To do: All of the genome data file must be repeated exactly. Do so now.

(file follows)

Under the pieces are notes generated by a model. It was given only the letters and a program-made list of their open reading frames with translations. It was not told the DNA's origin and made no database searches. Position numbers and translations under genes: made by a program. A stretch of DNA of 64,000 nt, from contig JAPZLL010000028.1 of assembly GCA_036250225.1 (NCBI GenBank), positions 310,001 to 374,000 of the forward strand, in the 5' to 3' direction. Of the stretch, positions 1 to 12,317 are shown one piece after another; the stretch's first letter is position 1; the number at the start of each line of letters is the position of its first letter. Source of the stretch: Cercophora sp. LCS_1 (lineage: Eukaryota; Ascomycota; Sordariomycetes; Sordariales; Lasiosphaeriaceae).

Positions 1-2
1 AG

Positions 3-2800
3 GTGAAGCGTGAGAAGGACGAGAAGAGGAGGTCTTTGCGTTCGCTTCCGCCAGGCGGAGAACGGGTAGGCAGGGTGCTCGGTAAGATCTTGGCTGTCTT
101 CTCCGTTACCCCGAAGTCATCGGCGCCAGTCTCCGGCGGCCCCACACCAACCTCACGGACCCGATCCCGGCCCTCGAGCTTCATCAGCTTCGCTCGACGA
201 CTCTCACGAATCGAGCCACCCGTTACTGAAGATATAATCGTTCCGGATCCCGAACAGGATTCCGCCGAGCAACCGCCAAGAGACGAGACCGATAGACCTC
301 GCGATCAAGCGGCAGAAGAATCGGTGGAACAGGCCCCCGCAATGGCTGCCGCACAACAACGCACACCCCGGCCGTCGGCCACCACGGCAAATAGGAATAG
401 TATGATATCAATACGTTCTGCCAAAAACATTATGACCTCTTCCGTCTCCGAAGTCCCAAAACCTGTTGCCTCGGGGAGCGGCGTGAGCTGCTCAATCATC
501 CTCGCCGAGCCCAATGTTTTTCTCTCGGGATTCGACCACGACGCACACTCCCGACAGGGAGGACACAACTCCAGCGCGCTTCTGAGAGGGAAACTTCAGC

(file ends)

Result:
Under the pieces are notes generated by a model. It was given only the letters and a program-made list of their open reading frames with translations. It was not told the DNA's origin and made no database searches. Position numbers and translations under genes: made by a program. A stretch of DNA of 64,000 nt, from contig JAPZLL010000028.1 of assembly GCA_036250225.1 (NCBI GenBank), positions 310,001 to 374,000 of the forward strand, in the 5' to 3' direction. Of the stretch, positions 1 to 12,317 are shown one piece after another; the stretch's first letter is position 1; the number at the start of each line of letters is the position of its first letter. Source of the stretch: Cercophora sp. LCS_1 (lineage: Eukaryota; Ascomycota; Sordariomycetes; Sordariales; Lasiosphaeriaceae).

Positions 1-2
1 AG

Positions 3-2800
3 GTGAAGCGTGAGAAGGACGAGAAGAGGAGGTCTTTGCGTTCGCTTCCGCCAGGCGGAGAACGGGTAGGCAGGGTGCTCGGTAAGATCTTGGCTGTCTT
101 CTCCGTTACCCCGAAGTCATCGGCGCCAGTCTCCGGCGGCCCCACACCAACCTCACGGACCCGATCCCGGCCCTCGAGCTTCATCAGCTTCGCTCGACGA
201 CTCTCACGAATCGAGCCACCCGTTACTGAAGATATAATCGTTCCGGATCCCGAACAGGATTCCGCCGAGCAACCGCCAAGAGACGAGACCGATAGACCTC
301 GCGATCAAGCGGCAGAAGAATCGGTGGAACAGGCCCCCGCAATGGCTGCCGCACAACAACGCACACCCCGGCCGTCGGCCACCACGGCAAATAGGAATAG
401 TATGATATCAATACGTTCTGCCAAAAACATTATGACCTCTTCCGTCTCCGAAGTCCCAAAACCTGTTGCCTCGGGGAGCGGCGTGAGCTGCTCAATCATC
501 CTCGCCGAGCCCAATGTTTTTCTCTCGGGATTCGACCACGACGCACACTCCCGACAGGGAGGACACAACTCCAGCGCGCTTCTGAGAGGGAAACTTCAGC